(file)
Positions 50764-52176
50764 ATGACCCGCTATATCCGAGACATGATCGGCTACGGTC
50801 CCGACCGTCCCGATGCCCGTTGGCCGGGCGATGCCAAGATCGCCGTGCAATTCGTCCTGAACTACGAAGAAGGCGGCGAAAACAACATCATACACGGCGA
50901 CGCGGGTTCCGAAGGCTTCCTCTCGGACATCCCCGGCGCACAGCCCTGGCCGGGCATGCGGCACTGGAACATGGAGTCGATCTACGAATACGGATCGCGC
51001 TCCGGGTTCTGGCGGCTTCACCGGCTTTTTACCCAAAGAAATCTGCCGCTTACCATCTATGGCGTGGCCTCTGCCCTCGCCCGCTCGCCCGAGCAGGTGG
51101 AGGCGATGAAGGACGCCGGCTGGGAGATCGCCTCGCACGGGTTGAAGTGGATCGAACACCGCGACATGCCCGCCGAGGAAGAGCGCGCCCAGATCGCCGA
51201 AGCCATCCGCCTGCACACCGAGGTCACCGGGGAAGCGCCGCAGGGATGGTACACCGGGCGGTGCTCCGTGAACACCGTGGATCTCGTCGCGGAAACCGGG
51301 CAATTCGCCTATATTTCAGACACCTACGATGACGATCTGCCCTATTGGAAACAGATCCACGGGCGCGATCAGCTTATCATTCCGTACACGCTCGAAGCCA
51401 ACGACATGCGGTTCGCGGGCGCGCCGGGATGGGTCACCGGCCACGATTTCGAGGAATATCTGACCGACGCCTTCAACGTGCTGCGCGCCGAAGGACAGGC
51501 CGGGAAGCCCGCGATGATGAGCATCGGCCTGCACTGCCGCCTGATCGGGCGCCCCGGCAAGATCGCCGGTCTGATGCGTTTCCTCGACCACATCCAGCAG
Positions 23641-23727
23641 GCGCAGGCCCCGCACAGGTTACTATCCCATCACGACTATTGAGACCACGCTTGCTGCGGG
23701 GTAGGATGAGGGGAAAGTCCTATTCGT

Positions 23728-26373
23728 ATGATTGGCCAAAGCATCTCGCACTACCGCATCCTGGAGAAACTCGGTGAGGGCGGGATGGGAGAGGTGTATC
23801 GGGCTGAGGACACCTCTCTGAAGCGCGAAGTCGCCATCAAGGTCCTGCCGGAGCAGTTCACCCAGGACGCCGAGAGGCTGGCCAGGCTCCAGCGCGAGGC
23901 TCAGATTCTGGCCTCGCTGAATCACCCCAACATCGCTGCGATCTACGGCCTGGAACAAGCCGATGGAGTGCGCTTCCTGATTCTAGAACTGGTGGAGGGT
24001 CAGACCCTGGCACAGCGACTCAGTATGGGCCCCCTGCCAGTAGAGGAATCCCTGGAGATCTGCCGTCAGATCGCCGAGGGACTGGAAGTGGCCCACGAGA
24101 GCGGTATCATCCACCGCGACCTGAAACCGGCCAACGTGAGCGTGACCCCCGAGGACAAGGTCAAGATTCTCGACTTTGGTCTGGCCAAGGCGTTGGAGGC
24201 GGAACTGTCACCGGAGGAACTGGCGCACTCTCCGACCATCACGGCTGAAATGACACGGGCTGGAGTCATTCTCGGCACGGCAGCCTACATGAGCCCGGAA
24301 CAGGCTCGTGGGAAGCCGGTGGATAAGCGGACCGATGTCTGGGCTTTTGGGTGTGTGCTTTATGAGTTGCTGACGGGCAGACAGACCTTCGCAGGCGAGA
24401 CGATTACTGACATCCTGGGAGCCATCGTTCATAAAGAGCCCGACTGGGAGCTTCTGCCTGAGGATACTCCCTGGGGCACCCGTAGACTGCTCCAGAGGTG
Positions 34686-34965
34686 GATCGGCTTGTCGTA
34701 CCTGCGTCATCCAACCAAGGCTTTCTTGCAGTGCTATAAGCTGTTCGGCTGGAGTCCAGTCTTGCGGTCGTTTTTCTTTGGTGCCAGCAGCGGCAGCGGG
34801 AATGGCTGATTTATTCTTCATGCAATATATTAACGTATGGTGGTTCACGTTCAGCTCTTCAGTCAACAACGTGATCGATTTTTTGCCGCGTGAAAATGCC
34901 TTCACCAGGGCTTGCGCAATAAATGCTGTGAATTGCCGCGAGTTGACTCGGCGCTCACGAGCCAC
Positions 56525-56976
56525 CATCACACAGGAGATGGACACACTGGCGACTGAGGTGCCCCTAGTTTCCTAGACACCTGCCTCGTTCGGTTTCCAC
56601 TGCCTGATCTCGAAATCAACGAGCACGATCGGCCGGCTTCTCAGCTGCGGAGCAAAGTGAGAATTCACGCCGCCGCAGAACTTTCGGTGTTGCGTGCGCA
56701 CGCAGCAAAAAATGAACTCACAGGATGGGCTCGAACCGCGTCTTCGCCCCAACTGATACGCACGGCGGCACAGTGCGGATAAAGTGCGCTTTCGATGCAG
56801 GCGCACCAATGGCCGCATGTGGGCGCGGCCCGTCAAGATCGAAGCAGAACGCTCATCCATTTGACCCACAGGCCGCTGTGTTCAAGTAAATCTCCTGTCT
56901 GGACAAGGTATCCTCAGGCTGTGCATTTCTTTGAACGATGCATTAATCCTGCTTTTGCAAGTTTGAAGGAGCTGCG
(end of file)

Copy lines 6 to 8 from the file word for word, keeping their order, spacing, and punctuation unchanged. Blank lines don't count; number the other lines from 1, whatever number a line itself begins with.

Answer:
51101 AGGCGATGAAGGACGCCGGCTGGGAGATCGCCTCGCACGGGTTGAAGTGGATCGAACACCGCGACATGCCCGCCGAGGAAGAGCGCGCCCAGATCGCCGA
51201 AGCCATCCGCCTGCACACCGAGGTCACCGGGGAAGCGCCGCAGGGATGGTACACCGGGCGGTGCTCCGTGAACACCGTGGATCTCGTCGCGGAAACCGGG
51301 CAATTCGCCTATATTTCAGACACCTACGATGACGATCTGCCCTATTGGAAACAGATCCACGGGCGCGATCAGCTTATCATTCCGTACACGCTCGAAGCCA